The strained oil can now be transferred to a storage container after it has cooled. For best results, use a tight-fitting lid on a well-made plastic container (more details to follow). 

How Many Times Can You Reuse Frying Oil?

When you take the right steps to properly clean and store your used oil, you can expect to be able to use it at least 3-4 more times when frying battered or coated foods.

Your oil can be used up to ten more times if you fry things without batter. 

You do not have to use your oil to fry chicken every time because you used it the first time.

The oil is not suitable for frying lighter fish due to conflicting flavors, but you can use it for cooking and frying anything else. You can find more information about the best fish oils in our other article.

In fact, even if you just stir fry some oil that has been fried with chicken, the flavor from the spices and meat will remain. Your dish will be touched by this subtle flavor.

Don’t forget to use your stored oil when you are cooking, especially if you are using a small amount. You won’t notice any difference in flavor. 

How Should You Store Used Frying Oil?

It is important to store used oil in an airtight container that is kept in a cool, dark place to extend its shelf life.

Light and heat will continue to degrade the oil, while air can let moisture in, which can make your oil go rancid faster. 

It is recommended that you use a clear container, either plastic or glass, and that you store it in the refrigerator. If possible, store the oil at a cooler temperature, but do not freeze it as it will not freeze properly and will degrade more quickly. 

Fresh vegetable oil, however, can be frozen.

What Other Factors Can Prolong the Shelf Life of Used Oil?

In addition to choosing the best oil for frying chicken and controlling the temperature when you fry, you can prolong the shelf life of your oil by cleaning, straining, and storing it properly. 

For frying, it is best to use oils that have higher flashpoints (the temperature at which they will start smoking and eventually burning). In general, soy, peanut, and vegetable oils are the best for frying. 

You need to be aware of the temperature your oil reaches even if you’re using oils with high flashpoints.

You need to preserve the oil, but you also need to make sure that your food is safe, and most importantly, enjoy it.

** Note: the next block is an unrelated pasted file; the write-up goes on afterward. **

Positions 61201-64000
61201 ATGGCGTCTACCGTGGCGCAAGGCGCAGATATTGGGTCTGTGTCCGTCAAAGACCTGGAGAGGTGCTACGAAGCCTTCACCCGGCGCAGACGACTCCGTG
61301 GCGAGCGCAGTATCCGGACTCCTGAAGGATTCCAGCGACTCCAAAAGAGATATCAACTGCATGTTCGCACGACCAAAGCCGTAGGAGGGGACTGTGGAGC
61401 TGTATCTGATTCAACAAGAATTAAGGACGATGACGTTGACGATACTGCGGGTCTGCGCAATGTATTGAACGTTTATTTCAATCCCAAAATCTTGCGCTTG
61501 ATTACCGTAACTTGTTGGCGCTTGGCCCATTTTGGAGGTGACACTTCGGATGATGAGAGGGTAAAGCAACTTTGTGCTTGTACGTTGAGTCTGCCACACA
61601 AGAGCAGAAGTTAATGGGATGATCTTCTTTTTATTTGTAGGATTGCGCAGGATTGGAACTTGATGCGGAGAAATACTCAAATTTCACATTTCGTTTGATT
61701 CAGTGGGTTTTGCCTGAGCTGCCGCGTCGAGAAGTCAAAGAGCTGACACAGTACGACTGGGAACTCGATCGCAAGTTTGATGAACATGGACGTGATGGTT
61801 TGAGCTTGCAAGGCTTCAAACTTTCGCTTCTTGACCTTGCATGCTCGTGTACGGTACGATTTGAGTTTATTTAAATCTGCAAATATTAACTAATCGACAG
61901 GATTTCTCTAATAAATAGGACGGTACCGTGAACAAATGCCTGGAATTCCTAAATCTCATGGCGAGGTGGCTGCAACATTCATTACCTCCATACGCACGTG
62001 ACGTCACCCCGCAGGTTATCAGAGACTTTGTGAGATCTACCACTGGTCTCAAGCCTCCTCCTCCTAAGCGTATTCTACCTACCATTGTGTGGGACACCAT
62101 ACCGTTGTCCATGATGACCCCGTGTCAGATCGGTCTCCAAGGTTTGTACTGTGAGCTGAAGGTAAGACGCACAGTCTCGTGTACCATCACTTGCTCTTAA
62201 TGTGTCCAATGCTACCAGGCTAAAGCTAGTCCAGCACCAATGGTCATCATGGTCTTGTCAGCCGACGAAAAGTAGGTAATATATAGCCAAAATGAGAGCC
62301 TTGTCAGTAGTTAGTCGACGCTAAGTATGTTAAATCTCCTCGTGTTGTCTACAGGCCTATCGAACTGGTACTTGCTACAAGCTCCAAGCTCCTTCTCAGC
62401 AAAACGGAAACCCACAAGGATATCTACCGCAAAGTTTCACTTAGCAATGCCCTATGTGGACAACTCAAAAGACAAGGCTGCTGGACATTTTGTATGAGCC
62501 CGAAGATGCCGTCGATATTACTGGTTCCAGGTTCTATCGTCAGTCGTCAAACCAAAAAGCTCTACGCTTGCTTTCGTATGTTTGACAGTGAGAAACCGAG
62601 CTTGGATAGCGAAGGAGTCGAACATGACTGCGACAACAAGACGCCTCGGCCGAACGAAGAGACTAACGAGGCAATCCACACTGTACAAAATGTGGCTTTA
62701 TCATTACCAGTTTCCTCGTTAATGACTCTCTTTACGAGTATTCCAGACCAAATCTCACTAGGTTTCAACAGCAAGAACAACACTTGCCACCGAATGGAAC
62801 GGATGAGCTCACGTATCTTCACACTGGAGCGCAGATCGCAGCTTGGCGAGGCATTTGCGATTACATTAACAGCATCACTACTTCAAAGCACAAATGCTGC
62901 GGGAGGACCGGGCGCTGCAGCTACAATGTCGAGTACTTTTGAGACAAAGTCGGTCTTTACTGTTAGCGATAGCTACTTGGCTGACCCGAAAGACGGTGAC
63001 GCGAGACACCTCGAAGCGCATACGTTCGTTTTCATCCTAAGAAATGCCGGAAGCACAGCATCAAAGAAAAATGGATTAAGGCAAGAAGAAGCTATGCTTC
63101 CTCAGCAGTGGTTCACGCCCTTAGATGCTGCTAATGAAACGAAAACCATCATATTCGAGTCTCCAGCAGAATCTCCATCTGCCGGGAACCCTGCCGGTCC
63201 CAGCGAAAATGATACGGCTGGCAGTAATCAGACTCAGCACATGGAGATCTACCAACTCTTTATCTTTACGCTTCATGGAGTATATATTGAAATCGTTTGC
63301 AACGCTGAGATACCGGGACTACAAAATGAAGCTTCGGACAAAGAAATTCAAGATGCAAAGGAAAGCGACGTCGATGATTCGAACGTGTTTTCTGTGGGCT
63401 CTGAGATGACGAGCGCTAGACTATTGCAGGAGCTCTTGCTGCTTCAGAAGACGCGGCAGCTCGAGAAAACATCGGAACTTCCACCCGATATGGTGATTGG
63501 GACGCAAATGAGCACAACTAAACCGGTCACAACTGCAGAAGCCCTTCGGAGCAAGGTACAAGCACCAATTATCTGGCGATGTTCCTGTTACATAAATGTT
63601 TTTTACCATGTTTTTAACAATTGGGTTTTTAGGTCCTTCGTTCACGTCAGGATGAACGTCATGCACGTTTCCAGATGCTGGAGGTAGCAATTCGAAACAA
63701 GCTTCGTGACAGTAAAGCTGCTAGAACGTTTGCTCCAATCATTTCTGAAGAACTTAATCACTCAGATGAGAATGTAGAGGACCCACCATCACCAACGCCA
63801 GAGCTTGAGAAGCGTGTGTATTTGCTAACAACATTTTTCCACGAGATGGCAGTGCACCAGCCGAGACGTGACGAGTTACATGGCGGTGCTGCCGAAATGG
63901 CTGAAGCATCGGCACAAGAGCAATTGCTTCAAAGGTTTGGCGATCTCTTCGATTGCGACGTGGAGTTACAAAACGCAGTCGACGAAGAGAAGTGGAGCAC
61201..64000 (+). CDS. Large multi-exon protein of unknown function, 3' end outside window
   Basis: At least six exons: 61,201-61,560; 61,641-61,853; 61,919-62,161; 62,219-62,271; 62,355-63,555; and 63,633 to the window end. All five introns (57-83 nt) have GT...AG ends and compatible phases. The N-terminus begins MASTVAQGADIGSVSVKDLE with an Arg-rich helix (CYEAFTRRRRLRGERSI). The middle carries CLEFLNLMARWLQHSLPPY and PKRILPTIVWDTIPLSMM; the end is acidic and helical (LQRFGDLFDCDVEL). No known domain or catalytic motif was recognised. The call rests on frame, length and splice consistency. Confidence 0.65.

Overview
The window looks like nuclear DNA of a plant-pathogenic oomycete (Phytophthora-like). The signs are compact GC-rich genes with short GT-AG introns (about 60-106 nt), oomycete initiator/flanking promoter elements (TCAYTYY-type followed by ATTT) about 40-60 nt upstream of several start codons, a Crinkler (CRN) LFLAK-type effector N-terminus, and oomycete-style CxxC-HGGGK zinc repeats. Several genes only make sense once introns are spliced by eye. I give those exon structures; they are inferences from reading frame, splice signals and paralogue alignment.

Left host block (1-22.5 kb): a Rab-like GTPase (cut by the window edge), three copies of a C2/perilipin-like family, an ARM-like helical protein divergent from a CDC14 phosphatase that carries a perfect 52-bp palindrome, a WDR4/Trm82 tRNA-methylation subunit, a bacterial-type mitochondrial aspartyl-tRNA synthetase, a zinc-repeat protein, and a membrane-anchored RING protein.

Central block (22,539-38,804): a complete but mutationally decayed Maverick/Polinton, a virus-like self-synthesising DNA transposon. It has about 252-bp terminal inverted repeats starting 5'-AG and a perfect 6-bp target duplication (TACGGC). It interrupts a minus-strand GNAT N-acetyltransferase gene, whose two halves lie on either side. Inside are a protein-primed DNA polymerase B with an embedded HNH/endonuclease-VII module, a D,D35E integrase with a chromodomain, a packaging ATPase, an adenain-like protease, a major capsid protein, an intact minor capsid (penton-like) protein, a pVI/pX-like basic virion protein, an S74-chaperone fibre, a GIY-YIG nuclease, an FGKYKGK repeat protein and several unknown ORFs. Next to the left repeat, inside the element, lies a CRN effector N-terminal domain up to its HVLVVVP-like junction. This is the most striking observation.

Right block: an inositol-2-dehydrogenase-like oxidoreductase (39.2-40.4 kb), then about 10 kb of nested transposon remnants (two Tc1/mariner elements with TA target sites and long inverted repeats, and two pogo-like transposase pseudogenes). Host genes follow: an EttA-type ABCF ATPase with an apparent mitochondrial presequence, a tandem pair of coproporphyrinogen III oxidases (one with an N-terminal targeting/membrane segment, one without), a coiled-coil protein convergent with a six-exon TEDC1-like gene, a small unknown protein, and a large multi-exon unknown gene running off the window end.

Oil thermometers that are designed for oil are ideal for monitoring the temperature of your cooking oil. They often come with clips so they can be attached to the edge of the vessel you are cooking in. Digital options are available as well. 

Fry at a temperature between 300 and 375°F.

How Do You Know Frying Oil Went Bad?

As the first step, this is the easiest one. As a beginning, you’ll notice that the oil has changed color or even separated. You will be able to smell the difference immediately if you are still unsure. 

You should discard your used oil if it has any odor that is off-putting. It will be obvious to you. The other aluminum cans are ideal for this situation.

How Do Dispose of Used Frying Oil?

Oil is sometimes thrown out in yards by some people. There are several reasons why we don’t recommend doing this. In some cases, this is illegal, but in most cases it destroys grass and other vegetation in the area.

There could even be a smell and unwelcome wildlife could be attracted. Even though you may run hot water or pour boiling water down the drain afterward, it is not recommended that you pour it down the drain.

Once the oil cools and thickens, this could turn into a major plumbing problem depending on how old your pipes are. 

In order to properly dispose of used oil, you should place it in an old aluminum can or in any other container you do not mind letting go of.

In a small plastic bag or garbage bag from a store, place the container after it is hardened, and then place it in the freezer. The pet waste bag can also be used. 

If you live in an environmentally friendly city or state, you may be able to dispose of used oil at a facility that recycles used oil or specializes in disposing of it.

Your used oil may even be worth a few cents.